The True Motivation for PrayerBy Daniel Henderson
January 18, 2022
For twenty years I led the men in our church in prayer on Monday mornings. I didn’t pick Monday mornings—they did. Worse still, they chose to meet at 6:00am. Our men were all jacked up because it was time to go to work and start their week. I felt like I was in a body bag after a weekend of preaching and Sunday ministry. Nonetheless, Monday morning is what they wanted, so I kept showing up.
Several years into this, I woke up around 5:00am and I began to pray. Lord, why am I doing this? Man, this is hard. These guys don’t show up. They got bad breath. There’s always a hijacker in the crowd. In that moment I just felt the Lord lay something on my heart—not a voice, just an impression: “Daniel, your motivation is rooted in things that change: the mood you’re in, your energy level, how many guys show up, what you think the perceived results are. Until your motivation is rooted in something that never changes, you’re going to struggle.” That was when I began to ask the big question: what motivates me to pray? Why am I doing this?
The Only Sure Motivation for Prayer
What I learned in that season of asking and praying is a fundamental truth I can never forget:
The only enduring motive for prayer is that God is worthy to be sought.
When we get to heaven, we won’t be praying for missionaries, as noble as that is. We won’t be praying for knee replacements or happy vacations. We will be saying, “Worthy is the lamb that was slain.” We might as well set our hearts on that right now. As much as I want our efforts to succeed, as much as I love those I serve with, as much as I hope that church planting efforts flourish all around the world, these things are not the primary reason we pray. We pray because Jesus is worthy of it all.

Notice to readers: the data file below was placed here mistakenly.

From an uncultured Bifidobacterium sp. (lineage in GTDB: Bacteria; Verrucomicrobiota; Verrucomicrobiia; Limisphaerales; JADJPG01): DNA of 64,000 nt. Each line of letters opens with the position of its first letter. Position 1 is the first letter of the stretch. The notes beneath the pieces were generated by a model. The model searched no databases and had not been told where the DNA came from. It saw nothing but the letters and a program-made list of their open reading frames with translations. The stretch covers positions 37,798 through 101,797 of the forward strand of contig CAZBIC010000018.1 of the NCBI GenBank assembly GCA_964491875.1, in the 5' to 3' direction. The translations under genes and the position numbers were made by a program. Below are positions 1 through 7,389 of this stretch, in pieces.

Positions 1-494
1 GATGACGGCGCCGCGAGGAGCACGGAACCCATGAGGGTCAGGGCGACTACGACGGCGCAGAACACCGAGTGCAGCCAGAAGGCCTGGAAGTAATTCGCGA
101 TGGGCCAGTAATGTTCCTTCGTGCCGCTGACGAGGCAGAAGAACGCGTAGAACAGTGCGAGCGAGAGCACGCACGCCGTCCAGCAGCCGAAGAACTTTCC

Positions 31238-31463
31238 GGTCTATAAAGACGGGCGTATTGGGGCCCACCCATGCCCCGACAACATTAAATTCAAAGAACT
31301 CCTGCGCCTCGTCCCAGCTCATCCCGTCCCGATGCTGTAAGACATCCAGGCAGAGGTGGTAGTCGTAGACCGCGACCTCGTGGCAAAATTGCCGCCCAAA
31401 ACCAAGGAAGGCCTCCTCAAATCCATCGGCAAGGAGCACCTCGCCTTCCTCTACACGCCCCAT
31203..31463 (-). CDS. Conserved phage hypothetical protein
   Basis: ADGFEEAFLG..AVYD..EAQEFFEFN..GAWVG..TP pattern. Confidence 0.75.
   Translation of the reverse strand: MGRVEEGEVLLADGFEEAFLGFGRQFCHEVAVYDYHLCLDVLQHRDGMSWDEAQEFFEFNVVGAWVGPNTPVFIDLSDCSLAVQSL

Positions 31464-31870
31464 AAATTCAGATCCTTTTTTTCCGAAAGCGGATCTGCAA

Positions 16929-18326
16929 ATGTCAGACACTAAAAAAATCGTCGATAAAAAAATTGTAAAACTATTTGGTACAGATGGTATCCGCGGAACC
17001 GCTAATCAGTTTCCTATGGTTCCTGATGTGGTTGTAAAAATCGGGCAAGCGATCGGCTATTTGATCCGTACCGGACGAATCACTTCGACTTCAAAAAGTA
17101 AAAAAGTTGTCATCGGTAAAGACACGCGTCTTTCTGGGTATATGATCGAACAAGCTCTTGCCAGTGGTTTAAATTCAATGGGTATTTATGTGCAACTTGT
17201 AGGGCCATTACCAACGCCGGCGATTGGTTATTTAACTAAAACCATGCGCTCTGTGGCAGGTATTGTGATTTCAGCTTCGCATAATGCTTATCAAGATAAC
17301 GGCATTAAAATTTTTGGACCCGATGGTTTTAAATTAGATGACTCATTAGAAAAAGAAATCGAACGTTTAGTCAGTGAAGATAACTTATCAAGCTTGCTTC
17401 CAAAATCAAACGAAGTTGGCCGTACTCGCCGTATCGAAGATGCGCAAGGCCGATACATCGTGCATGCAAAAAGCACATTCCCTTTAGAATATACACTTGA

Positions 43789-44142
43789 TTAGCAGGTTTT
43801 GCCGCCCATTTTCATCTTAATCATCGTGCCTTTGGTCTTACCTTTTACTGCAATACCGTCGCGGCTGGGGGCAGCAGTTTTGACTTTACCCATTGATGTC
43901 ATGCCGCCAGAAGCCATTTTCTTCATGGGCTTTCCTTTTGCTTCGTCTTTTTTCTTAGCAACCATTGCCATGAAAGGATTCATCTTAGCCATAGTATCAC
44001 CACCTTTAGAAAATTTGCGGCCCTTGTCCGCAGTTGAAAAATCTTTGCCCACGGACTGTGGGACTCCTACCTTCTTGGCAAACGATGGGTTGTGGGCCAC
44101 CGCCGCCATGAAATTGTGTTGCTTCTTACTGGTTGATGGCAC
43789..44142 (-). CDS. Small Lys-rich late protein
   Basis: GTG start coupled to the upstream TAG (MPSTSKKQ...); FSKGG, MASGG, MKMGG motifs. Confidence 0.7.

Paul’s Example in Prayer
If that is true, how should we pray for each other? In Romans 15:30 says that he wants them to strive together with him in their prayers on his behalf. The word he uses there, taken literally, is to agonize with him. It is as if he is saying, “Struggle on my behalf.” What I love about Paul is that he’s never just pointing the way. In Paul’s ministry, he’s leading the way. He’s not asking them to do anything that he’s not doing himself. This is something that we can take from Paul. We must be the example. We must not just teach on prayer. We must lead in prayer. The prayer life of your church will never rise any higher than the personal example and passion of the senior leader.
John Piper once said, “Until you that life is war, you cannot know what prayer is for.” That we tend to treat prayer as a room service intercom to call up more niceties rather than a war time walkie-talkie to call in reinforcements shows that we misunderstand prayer. Paul is way past the niceties. What he is doing in this case is calling for reinforcements. Paul calls upon his people to pray, to agonize in prayer for his deliverance for this purpose: so that he can finish the mission God has placed on his life.
If our churches are going to grow, if our mission is going to be successful, we must pray. Our prayers must not just be about creature comforts. They must be centered on God: his mission, his glory, our need for him. God is worthy to be sought by his people, and he has qualified us in Jesus Christ to seek him. A fruitful ministry will be a prayerful ministry. There is no other way.